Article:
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Habits Take Time – A Lot More Than You Thought

Habits Take TimeHave you ever intended to start something new and been derailed in record time? Lord knows I have. Many, many times. I used to think that all I had to do was identify something that I wanted to change and then go do it. Changing habits is easy-peasey, right? Turns out that’s not the case. But Aristotle said: “We are what we repeatedly do. Excellence, then, is not an act, but a habit.” Aristotle was a smart guy so we need to give this some thought.

We are what we repeatedly do. Excellence, then, is not an act, but a habit. – Aristotle Tweet this

HABITS DON’T JUST HAPPEN

According to a Fast Company article about habits, most of the time we are running on autopilot. The habits we have established over time are the default actions we take without even thinking about it. That probably doesn’t surprise anyone, but the facts on how long it takes to change that process probably will.

I’ve heard numbers thrown around that doing something eight times in a row makes a habit, or two weeks, or even a month. According to psychologist Jeremy Dean, basic changes take an average of 66 days to form. 66 days! It gets worse. More intensive habits take something in the neighborhood of 84 days to form. That’s a big commitment. And add to that the principle that self-control is a limited and finite resource for most people. You only have so much available during the day and the more you use it, the less you have as the day goes on. And to top it all off, a Duke University study says our brains link environmental cues to our actions so that when those cues are present (if you smoke at a certain place every day or have a beer at a particular bar – think Pavlov’s dog) we tend to take the linked action without even really thinking about it.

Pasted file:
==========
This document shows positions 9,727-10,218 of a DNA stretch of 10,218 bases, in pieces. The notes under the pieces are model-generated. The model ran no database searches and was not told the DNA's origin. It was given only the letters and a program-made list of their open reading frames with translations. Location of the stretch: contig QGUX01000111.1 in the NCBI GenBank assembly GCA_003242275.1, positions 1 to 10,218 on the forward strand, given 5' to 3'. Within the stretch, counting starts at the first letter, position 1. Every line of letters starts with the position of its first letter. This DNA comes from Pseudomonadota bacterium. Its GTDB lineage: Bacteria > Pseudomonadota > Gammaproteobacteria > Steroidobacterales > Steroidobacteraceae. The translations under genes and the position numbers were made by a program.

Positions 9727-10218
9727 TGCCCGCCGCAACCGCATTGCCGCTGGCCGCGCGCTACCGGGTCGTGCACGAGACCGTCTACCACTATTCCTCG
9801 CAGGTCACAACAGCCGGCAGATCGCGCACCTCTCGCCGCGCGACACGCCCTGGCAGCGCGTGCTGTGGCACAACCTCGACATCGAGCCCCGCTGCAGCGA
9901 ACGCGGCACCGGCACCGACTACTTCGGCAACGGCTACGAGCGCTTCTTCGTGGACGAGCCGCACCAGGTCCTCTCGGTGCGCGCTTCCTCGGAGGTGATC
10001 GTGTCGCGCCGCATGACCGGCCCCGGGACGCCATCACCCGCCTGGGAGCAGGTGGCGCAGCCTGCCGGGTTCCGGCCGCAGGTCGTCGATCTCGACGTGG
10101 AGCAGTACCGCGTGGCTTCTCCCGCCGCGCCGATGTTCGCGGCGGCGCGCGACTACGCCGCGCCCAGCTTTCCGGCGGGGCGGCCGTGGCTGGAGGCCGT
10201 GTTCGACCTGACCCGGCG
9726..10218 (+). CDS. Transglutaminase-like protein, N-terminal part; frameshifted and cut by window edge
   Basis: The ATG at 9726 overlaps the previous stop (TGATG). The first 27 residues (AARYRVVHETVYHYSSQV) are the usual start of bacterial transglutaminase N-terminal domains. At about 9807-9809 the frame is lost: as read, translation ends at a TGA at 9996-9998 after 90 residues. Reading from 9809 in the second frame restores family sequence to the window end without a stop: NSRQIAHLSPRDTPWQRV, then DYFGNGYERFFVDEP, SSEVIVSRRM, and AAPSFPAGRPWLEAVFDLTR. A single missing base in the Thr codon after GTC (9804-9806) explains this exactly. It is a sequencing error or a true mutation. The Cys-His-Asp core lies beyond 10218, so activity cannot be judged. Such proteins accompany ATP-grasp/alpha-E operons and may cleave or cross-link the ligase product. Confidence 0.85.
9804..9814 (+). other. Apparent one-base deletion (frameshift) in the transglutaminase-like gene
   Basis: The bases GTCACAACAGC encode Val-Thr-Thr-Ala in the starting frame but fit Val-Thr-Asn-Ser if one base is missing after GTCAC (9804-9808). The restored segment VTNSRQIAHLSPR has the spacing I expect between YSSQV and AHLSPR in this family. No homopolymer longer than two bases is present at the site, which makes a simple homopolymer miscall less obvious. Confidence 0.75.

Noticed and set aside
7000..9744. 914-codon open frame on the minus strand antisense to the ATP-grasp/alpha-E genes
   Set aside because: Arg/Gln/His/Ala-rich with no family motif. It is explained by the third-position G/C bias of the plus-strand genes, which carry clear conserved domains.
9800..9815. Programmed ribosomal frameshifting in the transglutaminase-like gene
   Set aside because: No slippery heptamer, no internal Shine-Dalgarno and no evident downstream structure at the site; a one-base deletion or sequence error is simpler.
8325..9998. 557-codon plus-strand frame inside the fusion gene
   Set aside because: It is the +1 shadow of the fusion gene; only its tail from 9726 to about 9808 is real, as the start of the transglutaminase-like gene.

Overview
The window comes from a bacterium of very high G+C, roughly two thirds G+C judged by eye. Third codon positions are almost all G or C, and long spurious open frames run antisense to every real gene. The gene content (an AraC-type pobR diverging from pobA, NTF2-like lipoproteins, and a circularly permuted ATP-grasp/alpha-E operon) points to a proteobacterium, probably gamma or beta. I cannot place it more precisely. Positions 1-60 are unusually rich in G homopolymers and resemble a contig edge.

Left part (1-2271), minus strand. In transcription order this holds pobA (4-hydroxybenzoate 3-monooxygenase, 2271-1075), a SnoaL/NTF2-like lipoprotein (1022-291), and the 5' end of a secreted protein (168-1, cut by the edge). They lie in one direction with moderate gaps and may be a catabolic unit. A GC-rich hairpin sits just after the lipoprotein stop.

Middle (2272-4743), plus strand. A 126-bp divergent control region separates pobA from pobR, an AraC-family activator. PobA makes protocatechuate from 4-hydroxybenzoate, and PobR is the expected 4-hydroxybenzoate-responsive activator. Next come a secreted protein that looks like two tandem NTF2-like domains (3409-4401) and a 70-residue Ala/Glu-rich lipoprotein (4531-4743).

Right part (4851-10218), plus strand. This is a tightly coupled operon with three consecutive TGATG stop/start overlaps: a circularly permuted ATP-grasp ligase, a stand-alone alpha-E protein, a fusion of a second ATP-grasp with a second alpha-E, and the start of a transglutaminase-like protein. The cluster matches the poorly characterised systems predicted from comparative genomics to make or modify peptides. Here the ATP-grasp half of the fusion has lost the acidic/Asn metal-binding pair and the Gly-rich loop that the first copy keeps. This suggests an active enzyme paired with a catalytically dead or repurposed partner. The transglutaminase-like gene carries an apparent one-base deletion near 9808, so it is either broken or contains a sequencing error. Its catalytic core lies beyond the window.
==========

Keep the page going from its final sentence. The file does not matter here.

HABITS ARE HARD TO BREAK

So the bad news is that it takes a long time and a lot of work to change a habit. Far longer than most of us realize and all of us would like. That’s why it is so important to make sure we are aware of what we do often enough and long enough to become a habit. Sitting around all winter watching tv and laying on the couch? That becomes a habit. Focusing so much on your job and working overtime to the point you have to reintroduce yourself to your spouse on Saturday morning? That becomes a habit (and so does alimony and child-support).

BUT THE REWARDS ARE WORTH IT

Ah, but there is good news. Habits can be changed. Yes, it is hard. We should have thought of that when we were putting those bad habits in place; but the longer you engage in a specific behavior, the easier it becomes. And pretty soon (about 66 – 84 days to be exact) you begin to experience the effects of the autopilot and that behavior becomes the default action.

So the question is: Can you stick to a new habit for 3 months? If you can, odds are it will stick.

Scott Wilson is the Director of Communications and Technology for The Urban Child Institute (tuci.org), a not-for-profit dedicated to improving the development and well-being of children. He is also a marketing and business strategy consultant for small businesses and writes regularly about Leadership, Communication and Marketing on his blog, scottkwilson.com.

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